A nod to my husband

WP_20150101_08_34_11_Pro (2)Often times it seems — at least to me — that dads don’t get a lot of recognition, especially when their kids are babies. So in honor of my husband’s milestone birthday this month, I thought I’d take a moment to tell the world why he is so invaluable to my children and me:

To my children, he’s their whole world.

He’s their confidante, their tickle monster, their tent builder.

He’s the one they watch for out the window, unable to contain their excitement that he’s home from work.

He’s the strongest role model they could have, providing a constant example of the type of person we should all strive to be.

In his arms, they can find solace unlike any other.

Because of him, they will have a childhood filled with snowball fights and dance parties, board games and movie nights. But more importantly, they will have a childhood filled with unconditional love and security, a childhood that teaches them that all their dreams can become realities.

To me, he’s my best friend.

He’s the one who always takes care of me after I’ve spent the day taking care of the kids.

He’s the one who can make me laugh — really laugh — no matter what.

He provides constant support and encouragement in everything I do, whether it’s Attachment Parenting or pursuing writing.

He’s the provider that gives me the privilege of staying home with our children.

He’s my partner, in life and in love, as we raise our family.

The truth about dads and Attachment Parenting

alexis schraderLike many bedsharing parents, I’ve had conversations where I let people assume my daughter sleeps in a crib.

While I love our family bed, sometimes I just don’t want to get into the details of why I’m not afraid of suffocating my child and when and where I have sex. So I smile and nod when strangers refer to a crib that does not exist.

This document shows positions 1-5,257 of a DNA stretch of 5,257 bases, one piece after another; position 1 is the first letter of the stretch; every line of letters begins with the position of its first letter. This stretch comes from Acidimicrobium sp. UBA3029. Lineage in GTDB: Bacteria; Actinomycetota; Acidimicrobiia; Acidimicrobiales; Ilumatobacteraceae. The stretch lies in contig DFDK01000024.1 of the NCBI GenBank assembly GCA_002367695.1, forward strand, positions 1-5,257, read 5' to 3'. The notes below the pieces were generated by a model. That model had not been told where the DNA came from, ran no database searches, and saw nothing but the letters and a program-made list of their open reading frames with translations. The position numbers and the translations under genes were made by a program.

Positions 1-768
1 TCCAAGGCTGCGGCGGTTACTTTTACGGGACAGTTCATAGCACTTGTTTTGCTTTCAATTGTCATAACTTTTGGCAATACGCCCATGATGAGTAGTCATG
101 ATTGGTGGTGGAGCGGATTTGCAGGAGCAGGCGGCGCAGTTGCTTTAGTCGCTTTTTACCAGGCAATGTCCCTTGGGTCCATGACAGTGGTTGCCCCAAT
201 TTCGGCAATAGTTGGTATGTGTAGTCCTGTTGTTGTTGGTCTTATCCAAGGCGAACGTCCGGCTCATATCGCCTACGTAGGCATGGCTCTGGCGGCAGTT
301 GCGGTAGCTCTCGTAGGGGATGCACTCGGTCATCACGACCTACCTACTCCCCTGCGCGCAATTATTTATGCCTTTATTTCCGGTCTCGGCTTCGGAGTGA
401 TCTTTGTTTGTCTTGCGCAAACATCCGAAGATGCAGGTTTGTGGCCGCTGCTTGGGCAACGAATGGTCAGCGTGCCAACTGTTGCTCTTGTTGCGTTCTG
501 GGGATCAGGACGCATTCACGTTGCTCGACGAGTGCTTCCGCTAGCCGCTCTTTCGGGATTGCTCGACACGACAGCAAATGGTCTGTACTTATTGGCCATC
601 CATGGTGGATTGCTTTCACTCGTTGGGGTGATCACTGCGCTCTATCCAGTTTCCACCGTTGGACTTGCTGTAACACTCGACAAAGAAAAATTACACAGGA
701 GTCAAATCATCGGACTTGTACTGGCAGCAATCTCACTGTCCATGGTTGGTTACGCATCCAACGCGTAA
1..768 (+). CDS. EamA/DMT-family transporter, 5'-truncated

My husband doesn’t do this. Anyone who assumes our daughter sleeps in her own room gets immediately corrected and, if they question our choice, engaged in a lively debate.

I love this about him. It’s dads like him who break down misconceptions about Attachment Parenting (AP) and gender.

One of the most common criticisms of Attachment Parenting is that it undermines women’s place in society by demanding too much of mothers, forcing them to abandon any interests and identity outside of motherhood. But women who self-identify as feminists are more likely to practice Attachment Parenting than women who identify as non-feminist. The disconnect between criticism and reality comes from critics’ own assumptions about AP families: They assume Mom is doing it all.

Enter the AP Dad.

Maybe he is feeding the baby a bottle of pumped breast milk, with love and respect of course, while mom is at work. Maybe he’s running errands with an infant cuddled up to him in a sling. Or maybe he’s snuggling up with a toddler in bed at the end of the day.

When Mom is out of the house, he’s not “babysitting” — he’s parenting.

The assumption that he’s not, hurts all of us. This misconception about Attachment Parenting leads families away from a parenting approach that may be better for their children. It places undue pressure on mothers through a societal assumption that they are doing all the parenting. And it’s disrespectful to dads who take on their fair share of parenting responsibilities.

Even those of us in families where fathers pull their own parenting weight expect other people to assume that they’re not. As an API Leader, the most common question I’m asked is, if dads are allowed at API Support Groups. Dads need parenting support, too, but the societal expectation that Mom is doing all the parenting is so strong that we hear “parenting support group” and think “mothers’ support group.”

It is within this zeitgeist that my husband is brave for being a proud bedsharing dad. When people hear a man sleeps in a family bed, there’s often an assumption that his wife made him do it, that he was against it and that he’s never going to have sex again.

They discount the possibility that a father-to-be would research parenting options, discuss them with his partner and together they would make a decision on the sleep arrangements that they feel are best for their family.

In reality, this is how almost every family I know operates. The more apparent it becomes that a couple operates as a team, the less Attachment Parenting appears to put an undue burden on mothers.

So be proud, AP Dad! You’ll be helping out AP families everywhere. Plus, you get to end your day with snuggles.

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